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IRAN: Swiss leak word of secret U.S.-Iranian talks

April 8, 2009 |  7:20 am

Iran-obama2 For six years, groups of American and Iranian academics and others have been secretly traveling to Geneva and other European cities for closed-door brainstorming sessions on how to break through three decades of hostility between the two nations, a Swiss newspaper is reporting. 

According to a lengthy and detailed report in the French-language Swiss daily Le Temps, the informal series of meetings took place with the full knowledge of authorities in Washington and Tehran.

About 400 people have taken part in the discussions -- called the "Track II" process -- including experts and scholars from Europe, the Arab world and Israel. None of the participants would speak on the record about the meetings.

But Switzerland's foreign minister, Micheline Calmy-Rey, told reporters that her government was fully aware of the contacts, the last of which took place from March 6 to 8.

"The talks are on a purely informal level and the foreign ministry is not involved,"  she said, according to an English-language report on the website of Swiss public broadcasting.

Both Iran and the U.S. consider Switzerland neutral ground. 

Bern, the Swiss capital, has served as Washington's diplomatic rep in Tehran since Iran and the U.S. broke off relations in the early 1980s. 

It has also won Tehran's favor for its refusal to abide by U.S. restrictions against doing big business with Iran, including multibillion-dollar energy deals.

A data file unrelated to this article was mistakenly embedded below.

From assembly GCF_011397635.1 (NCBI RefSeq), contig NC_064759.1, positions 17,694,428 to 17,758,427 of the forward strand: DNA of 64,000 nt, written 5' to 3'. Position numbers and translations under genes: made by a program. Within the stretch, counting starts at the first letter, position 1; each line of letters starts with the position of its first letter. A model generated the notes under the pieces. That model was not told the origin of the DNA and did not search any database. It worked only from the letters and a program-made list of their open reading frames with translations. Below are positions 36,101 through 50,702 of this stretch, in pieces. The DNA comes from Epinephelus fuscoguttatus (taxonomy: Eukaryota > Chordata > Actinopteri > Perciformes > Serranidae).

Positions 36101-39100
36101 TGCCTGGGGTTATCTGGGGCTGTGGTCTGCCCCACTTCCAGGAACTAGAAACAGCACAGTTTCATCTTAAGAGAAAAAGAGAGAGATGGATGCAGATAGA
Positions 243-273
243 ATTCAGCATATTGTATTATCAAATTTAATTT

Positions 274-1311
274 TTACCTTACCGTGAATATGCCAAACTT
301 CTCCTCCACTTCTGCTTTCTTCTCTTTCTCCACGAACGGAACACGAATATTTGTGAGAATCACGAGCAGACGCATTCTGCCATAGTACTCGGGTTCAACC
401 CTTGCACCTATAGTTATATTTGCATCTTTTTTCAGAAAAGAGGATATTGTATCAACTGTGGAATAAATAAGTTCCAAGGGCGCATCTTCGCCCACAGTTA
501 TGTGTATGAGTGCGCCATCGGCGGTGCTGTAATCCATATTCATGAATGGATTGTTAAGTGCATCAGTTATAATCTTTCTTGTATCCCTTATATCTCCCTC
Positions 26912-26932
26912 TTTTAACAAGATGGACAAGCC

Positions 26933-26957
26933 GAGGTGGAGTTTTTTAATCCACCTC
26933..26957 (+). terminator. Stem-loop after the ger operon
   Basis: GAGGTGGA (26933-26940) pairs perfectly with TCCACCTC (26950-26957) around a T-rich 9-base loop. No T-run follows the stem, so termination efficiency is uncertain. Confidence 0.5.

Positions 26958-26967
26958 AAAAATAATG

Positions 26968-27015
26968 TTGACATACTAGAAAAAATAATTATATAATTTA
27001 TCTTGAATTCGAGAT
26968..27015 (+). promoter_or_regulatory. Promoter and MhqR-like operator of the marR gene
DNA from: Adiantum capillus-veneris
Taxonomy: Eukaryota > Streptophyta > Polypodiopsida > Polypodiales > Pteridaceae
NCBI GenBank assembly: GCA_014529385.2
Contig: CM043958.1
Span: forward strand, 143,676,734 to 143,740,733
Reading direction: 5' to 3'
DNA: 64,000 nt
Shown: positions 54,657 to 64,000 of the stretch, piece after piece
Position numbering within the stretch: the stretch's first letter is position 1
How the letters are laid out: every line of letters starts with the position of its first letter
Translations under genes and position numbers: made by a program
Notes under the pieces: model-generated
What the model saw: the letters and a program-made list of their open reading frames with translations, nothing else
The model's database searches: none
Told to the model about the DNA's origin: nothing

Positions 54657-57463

One unnamed scholar told Le Temps he took part in hopes that dialogue could lead to mutual understanding between Iran and the U.S. He said participants could say whatever they wanted during freewheeling discussions, unrestricted by the ideological straitjackets imposed on diplomats in Washington and Tehran. 

Among those present at the meeting in early March were a person close to the Iranian government and an ambassador, as well as nuclear scientists, strategists and experts of international relations in a discussion about Iran's controversial nuclear program, according to Le Temps. 

Le Temps said the venue for the informal meetings would shift away from Geneva to avoid the international spotlight.

-- Borzou Daragahi in Beirut

Photo: An Iranian demonstrator in Tehran holds up a poster critical of President Obama's support for Israel during February celebrations marking the anniversary of the 1979 Islamic Revolution. Credit: Borzou Daragahi / Los Angeles Times

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